Hudson Grange rented the Odd Fellows Hall (now the American Legion) for it’s meetings from 1903 to 1920. This arrangement proved satisfactory until the winter of 1920 when differences of opinion resulted between the tenants and landlord; as a result the grange looked into a change in meeting location. A large number of members were from the Hudson Center area and advocated using the Town Hall (now Wattannick Hall) in Hudson Center. The body agreed and meetings were moved to Hudson Center; an increase in membership mostly from the center area resulted almost immediately.

For the next 18 months meetings were held in the Town Hall with mixed success; depending upon your proximity to the meeting place. Members from The Bridge area did not want to travel to Hudson Center for meetings and visa versa. Meanwhile representatives from the grange were working to settle differences with the proprietors of the Odd Fellows Hall. Again the matter again came to a vote; and the body voted to return to the bridge area for their meetings.

At about the same time many members from the Center area requested withdrawal cards. This group soon obtained their own charter and Wattannick Grange #327 was organized. A smaller Hudson Grange returned to The Bridge and the Odd Fellows Building until 1935 when the building shown in this weeks photo, the former Hudson Congregational Church Building, became available due to a merger between the Congregational and the Methodist Congregations. Hudson Grange purchased the building from the newly formed Hudson Community Church. Soon after purchase the steeple was removed, the carpet was removed, and the grange held meetings and danced in what had been a church sanctuary.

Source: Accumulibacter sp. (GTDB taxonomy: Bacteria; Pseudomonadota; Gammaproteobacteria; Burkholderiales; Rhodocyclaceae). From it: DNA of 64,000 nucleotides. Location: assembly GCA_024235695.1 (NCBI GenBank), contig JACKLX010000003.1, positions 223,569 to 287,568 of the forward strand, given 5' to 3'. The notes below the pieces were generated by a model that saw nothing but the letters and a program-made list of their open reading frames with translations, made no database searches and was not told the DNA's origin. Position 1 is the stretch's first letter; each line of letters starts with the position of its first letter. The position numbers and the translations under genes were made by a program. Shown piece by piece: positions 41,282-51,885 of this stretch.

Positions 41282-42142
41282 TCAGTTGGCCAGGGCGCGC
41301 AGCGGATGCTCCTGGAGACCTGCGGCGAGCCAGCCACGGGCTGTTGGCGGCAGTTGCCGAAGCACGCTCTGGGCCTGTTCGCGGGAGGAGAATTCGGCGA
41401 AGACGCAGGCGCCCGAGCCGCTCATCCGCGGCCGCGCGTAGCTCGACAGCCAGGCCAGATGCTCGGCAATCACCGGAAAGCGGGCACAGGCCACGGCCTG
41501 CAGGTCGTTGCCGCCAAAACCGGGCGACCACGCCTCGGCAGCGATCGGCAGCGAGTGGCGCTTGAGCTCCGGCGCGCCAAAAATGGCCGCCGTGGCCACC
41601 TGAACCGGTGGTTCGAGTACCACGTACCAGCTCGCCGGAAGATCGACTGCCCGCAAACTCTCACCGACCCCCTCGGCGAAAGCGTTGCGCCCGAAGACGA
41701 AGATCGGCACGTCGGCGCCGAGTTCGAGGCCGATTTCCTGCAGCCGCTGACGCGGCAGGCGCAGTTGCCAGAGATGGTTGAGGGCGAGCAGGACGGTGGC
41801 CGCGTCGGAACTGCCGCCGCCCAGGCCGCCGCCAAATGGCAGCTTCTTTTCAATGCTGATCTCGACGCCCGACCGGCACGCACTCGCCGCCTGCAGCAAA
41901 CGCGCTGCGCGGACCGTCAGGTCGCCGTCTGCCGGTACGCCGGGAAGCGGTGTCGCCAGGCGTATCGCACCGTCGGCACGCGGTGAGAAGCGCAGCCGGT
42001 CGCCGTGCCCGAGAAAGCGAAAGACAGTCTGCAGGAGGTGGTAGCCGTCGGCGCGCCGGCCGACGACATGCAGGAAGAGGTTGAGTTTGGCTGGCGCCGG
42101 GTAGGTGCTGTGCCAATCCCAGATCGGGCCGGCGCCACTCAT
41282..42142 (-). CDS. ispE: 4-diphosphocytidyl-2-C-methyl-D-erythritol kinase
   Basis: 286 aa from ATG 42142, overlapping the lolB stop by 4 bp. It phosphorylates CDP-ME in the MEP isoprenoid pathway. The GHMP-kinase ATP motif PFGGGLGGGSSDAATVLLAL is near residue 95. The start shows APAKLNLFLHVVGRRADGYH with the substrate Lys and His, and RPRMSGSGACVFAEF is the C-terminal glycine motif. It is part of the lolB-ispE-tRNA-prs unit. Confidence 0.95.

In 1963 the grange entered into a lease agreement with Andrew Kinsville to establish a restaurant and a catering center; the grange retained ownership and use of the hall as a meeting place. This arrangement continued and Andre’s Restaurant and Antoinnes Catering grew in popularity with many service organizations holding their regular meetings here. Then, in the early morning hours of May 9, 1977 the building known as Hudson Grange (formerly the ‘White Church’ was destroyed by fire. A small group of young intruders were held responsible for the fire as an act to cover up a robbery. At the time of the fire the premises were used for regular meetings by Hudson Rotary, Hudson Lions, chamber of Commerce, Kiwanis Club, and United Commercial Travel. Each of these organizations quickly had to make arrangements to meet elsewhere.

Hudson Grange also made arrangements to meet elsewhere in town and the building was never replaced. By the mid 1980’s the property was sold. A private residence is now located at 76 Central Street. A few years ago in 2001 members of Hudson Grange and Wattannick Grange merged back into the charter of Hudson Grange. Meetings are now held in Wattannick Hall in Hudson Center.